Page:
AI: Newest Tool in Cybersecurity Arsenals

YOUNGSTOWN, Ohio — On the ever-shifting front lines between hackers and cybersecurity, artificial intelligence is the newest vanguard against attacks that could cost businesses and individuals millions. 

Stemming from a wave of high-profile ransomware attacks in 2013, antivirus companies such as Carbon Black and SentinelOne have risen as new players in the cybersecurity world. The systems are built on AI technologies that monitor how programs act rather than simply checking files against definitions in a database.

“The problem with that is [viruses are] getting pretty sophisticated. It takes a while for the definitions to catch up to what’s happening,” says Ralph Blanco, CEO of ECMSI in Struthers. “It’s a matter of creating layers of security because there is no one fix for everything – from content filtering to spam filtering to even breach detection software with built-in AI.” 

Last year, the FBI reported 7,812 cybercrime victims in Ohio – a figure that includes not only data breaches but also scams and extortions – and total losses of $97.7 million, sixth-highest in the country. Nationwide, the bureau reported the total loss from compromised business email accounts at $1.2 billion.

“Right off the bat, training and end-user education is something every business needs to key in on. That mitigates a lot of problems,” says Robert Merva, CEO of Avrem Technologies, Canfield. “You can have all the technology in the world to protect you, but someone can click the wrong box and let something in. Even though it’s 2019, people are still clicking phishing emails.”

Most industry publications say it takes about six months for a data breach to be found. In that time, if security isn’t up to par, hackers can have unfettered access to a company’s system and all the data that goes with it. 

When that happens, Blanco says, a disaster recovery plan is crucial. Among the included items should be how to get a system back up and running after an attack.

“At a base, you want to make sure you’re backed up locally and to the cloud; but the real conversation is what the expectation of the customer is to become functional if there’s a disaster,” he says. Each disaster – whether a hardware failure, cyberattack or fire – comes with its own challenges. Blanco notes.

Each plan, adds ECMSI service manager Dave Galioto, is unique to the company for which it’s written.

“There are some companies who say they can be down three or four days and not miss anything but there are others who say, ‘We’re billing X dollars a day. We can’t afford to be down for half an hour.’ It’s always about the time they need” to get systems functioning, Galioto says.

In the event of a breach, cyber-liability insurance policies can mitigate some of the fallout, says Mercy Komar, an agent at L. Calvin Jones, Canfield. Among the coverages are paying for fines and loss assessments, third-party liability, business interruption, media liability and extortion.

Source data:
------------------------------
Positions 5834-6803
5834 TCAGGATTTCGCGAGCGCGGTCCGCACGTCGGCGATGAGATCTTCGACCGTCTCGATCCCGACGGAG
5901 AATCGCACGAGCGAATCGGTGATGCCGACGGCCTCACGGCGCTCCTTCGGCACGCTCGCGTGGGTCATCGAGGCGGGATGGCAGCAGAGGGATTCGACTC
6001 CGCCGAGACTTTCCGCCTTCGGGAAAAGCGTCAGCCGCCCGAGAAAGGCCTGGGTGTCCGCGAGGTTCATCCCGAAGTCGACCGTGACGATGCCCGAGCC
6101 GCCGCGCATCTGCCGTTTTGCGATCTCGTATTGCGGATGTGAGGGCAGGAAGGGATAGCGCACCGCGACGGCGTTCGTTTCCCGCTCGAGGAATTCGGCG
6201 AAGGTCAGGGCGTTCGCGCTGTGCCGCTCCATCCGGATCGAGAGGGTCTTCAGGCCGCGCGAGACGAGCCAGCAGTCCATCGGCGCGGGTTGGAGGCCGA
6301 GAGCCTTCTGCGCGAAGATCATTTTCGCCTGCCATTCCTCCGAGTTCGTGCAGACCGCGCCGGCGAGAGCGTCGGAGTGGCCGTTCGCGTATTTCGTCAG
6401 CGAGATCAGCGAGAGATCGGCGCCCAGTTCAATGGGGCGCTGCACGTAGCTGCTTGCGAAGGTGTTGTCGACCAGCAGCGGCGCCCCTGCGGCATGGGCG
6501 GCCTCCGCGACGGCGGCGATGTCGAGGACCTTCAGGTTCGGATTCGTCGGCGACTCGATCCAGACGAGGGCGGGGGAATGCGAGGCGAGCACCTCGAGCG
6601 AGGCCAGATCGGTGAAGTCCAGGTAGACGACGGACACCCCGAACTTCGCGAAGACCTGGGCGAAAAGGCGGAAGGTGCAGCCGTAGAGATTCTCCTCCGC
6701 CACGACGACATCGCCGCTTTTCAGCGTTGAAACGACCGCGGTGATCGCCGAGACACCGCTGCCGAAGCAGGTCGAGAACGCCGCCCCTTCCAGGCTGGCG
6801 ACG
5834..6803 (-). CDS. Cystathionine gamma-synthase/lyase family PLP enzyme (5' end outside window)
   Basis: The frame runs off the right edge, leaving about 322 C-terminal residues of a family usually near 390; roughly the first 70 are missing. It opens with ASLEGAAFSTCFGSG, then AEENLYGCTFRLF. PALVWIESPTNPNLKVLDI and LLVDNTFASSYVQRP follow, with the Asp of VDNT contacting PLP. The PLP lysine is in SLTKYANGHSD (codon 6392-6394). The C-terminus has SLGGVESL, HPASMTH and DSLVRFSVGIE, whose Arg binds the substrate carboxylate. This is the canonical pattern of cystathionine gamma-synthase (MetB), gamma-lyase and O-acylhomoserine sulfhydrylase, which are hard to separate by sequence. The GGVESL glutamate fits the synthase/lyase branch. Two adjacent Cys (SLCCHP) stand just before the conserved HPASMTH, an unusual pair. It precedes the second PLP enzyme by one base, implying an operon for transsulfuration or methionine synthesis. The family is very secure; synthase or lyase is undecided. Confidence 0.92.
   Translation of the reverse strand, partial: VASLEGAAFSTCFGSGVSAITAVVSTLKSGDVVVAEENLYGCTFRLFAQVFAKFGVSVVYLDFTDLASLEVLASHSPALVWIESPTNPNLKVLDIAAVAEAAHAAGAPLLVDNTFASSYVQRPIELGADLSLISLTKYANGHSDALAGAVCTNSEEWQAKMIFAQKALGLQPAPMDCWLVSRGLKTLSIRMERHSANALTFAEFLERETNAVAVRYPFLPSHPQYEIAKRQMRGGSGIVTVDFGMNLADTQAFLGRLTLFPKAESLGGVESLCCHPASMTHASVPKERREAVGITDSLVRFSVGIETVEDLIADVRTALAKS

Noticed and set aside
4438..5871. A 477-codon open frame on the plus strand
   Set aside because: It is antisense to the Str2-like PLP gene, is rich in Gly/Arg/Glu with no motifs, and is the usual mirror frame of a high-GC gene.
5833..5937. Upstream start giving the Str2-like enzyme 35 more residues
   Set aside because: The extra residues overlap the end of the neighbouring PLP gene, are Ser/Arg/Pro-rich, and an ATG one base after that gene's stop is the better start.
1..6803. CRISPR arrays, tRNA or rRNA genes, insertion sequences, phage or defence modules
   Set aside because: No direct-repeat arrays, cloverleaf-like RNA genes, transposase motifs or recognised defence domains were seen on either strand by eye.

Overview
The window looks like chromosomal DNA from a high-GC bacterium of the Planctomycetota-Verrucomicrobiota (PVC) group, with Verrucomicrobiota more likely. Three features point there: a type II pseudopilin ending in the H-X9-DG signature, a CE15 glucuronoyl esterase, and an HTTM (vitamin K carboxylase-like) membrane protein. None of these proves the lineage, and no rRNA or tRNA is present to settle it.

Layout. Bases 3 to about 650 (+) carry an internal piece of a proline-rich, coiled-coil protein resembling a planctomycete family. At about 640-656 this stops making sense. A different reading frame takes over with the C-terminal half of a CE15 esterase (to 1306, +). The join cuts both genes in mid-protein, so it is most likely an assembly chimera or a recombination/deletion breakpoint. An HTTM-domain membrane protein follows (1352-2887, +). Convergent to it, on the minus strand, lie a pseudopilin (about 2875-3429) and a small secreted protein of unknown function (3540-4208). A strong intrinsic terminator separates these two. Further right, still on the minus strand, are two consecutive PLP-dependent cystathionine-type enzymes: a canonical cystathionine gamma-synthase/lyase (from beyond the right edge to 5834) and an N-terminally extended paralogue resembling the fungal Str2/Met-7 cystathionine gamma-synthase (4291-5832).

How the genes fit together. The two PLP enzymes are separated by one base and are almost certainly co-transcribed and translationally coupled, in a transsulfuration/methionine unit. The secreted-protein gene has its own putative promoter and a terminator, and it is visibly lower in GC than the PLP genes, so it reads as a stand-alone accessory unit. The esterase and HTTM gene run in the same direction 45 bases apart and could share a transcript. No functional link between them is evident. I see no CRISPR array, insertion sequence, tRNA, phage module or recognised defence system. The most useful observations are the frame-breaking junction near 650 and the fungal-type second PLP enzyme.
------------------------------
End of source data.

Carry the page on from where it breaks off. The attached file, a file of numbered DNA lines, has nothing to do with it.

The latter, which increasingly takes the form of ransomware, ought to be a concern for businesses of all sizes, according to Komar.

“The robots don’t care who you are; they’re just out there trying to get in. And once they’re in, that’s when they figure out how much they can get you for,” Komar says. “I’ve had restaurants ransomed, fence contractors ransomed.”

According to Verizon’s Data Breach Investigation, 43% of cyberattacks in 2018 were directed at small businesses and 69% featured hacking, while 34% were perpetrated by internal actors. Still, as has been the case since the advent of malware, user errors make up most of the ways systems are accessed. Verizon reported 33% of breaches were the result of social engineering, 21% the result of casual errors and 15% the result of misuse by authorized users.

“Back in the day, they all had misspellings and things that made it easy to say, ‘This isn’t real.’ But now they look so legit that there’s no doubt it’s a challenge for companies,” says Galioto of social engineering and phishing.

Social engineering involves creating fake emails that have the appearance of legitimate messages – often featuring company logos and employee names – to have employees turn over information or create false billings. 

“Those are still the big ones because they’re easily changeable and you can adapt them to any situation,” Galioto says. “Social engineering is still the biggest threat out there right now. The best way to prevent that is through good email security and good end-user education so your people know what to look for.”

To encourage cybersecurity, Gov. Mike DeWine last year signed into law the Data Protection Act. While it doesn’t include penalties for companies that lack a cybersecurity plan, it does offer affirmative defense protections for companies that adhere to certain security frameworks such as those laid out by HIPAA, the National Institute of Standards and Technology, Center for Internet Security and others.

“If your business complies with a national standard for cybersecurity, whether it’s a NIST framework or HIPAA, and you suffer a breach or data loss, and someone sues you – you can provide an affirmative defense against that litigation,” says Avrem’s Merva. 

In such cases, the company must provide documentation that it was following security standards at the time of the breach. Such laws, Merva believes, are likely to become more and more common.

“In the next year or two, there’s going to be some kind of regulatory compliance for every business in every state. New York just did it for insurance companies. The Ohio law was a step in the direction,” Merva says. “You may as well just get it out of the way before you’re forced to do so.”

Copyright 2024 The Business Journal, Youngstown, Ohio.